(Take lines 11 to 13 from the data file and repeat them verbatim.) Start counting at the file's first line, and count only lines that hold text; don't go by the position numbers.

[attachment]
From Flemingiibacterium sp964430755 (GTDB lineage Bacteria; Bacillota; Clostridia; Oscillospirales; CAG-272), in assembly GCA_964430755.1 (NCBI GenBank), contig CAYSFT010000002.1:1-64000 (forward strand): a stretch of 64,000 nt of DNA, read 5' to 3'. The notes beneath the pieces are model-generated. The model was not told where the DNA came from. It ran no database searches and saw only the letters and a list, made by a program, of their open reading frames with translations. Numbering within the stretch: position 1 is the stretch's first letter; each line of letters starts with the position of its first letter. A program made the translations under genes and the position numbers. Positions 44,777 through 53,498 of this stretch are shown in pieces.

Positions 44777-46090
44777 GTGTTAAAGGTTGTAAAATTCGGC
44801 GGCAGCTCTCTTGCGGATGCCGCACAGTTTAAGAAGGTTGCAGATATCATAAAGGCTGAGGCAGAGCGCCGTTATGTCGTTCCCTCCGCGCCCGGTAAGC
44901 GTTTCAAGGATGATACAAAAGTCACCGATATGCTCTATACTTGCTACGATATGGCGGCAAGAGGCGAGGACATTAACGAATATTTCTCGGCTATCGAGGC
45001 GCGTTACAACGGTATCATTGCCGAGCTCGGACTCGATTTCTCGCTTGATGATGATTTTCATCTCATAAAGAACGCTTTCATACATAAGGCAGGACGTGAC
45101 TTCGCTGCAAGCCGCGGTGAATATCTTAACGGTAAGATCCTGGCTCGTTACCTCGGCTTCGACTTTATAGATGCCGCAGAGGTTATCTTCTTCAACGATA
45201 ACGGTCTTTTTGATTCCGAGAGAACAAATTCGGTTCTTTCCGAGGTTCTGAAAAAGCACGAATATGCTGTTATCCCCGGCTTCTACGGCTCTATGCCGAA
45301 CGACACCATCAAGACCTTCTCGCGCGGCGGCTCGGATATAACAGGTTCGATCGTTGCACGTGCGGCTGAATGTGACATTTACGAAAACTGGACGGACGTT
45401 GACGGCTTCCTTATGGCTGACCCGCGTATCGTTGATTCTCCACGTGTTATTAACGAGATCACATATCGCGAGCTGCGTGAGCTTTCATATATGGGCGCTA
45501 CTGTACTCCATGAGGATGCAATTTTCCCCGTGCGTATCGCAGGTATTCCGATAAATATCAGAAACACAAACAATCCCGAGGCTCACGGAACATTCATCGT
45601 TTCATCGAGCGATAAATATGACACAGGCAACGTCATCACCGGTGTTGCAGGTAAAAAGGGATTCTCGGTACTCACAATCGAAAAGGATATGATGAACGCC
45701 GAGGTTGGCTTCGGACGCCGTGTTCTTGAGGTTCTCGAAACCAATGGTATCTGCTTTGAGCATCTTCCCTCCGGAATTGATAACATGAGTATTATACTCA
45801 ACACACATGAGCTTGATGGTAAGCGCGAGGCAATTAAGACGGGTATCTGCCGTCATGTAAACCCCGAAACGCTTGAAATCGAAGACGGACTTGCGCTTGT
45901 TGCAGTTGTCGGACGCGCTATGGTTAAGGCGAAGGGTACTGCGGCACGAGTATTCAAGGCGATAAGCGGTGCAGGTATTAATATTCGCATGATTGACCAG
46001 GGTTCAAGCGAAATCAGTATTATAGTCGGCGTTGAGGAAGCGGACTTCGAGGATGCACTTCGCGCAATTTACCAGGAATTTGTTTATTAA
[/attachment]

45501 CTGTACTCCATGAGGATGCAATTTTCCCCGTGCGTATCGCAGGTATTCCGATAAATATCAGAAACACAAACAATCCCGAGGCTCACGGAACATTCATCGT
45601 TTCATCGAGCGATAAATATGACACAGGCAACGTCATCACCGGTGTTGCAGGTAAAAAGGGATTCTCGGTACTCACAATCGAAAAGGATATGATGAACGCC
45701 GAGGTTGGCTTCGGACGCCGTGTTCTTGAGGTTCTCGAAACCAATGGTATCTGCTTTGAGCATCTTCCCTCCGGAATTGATAACATGAGTATTATACTCA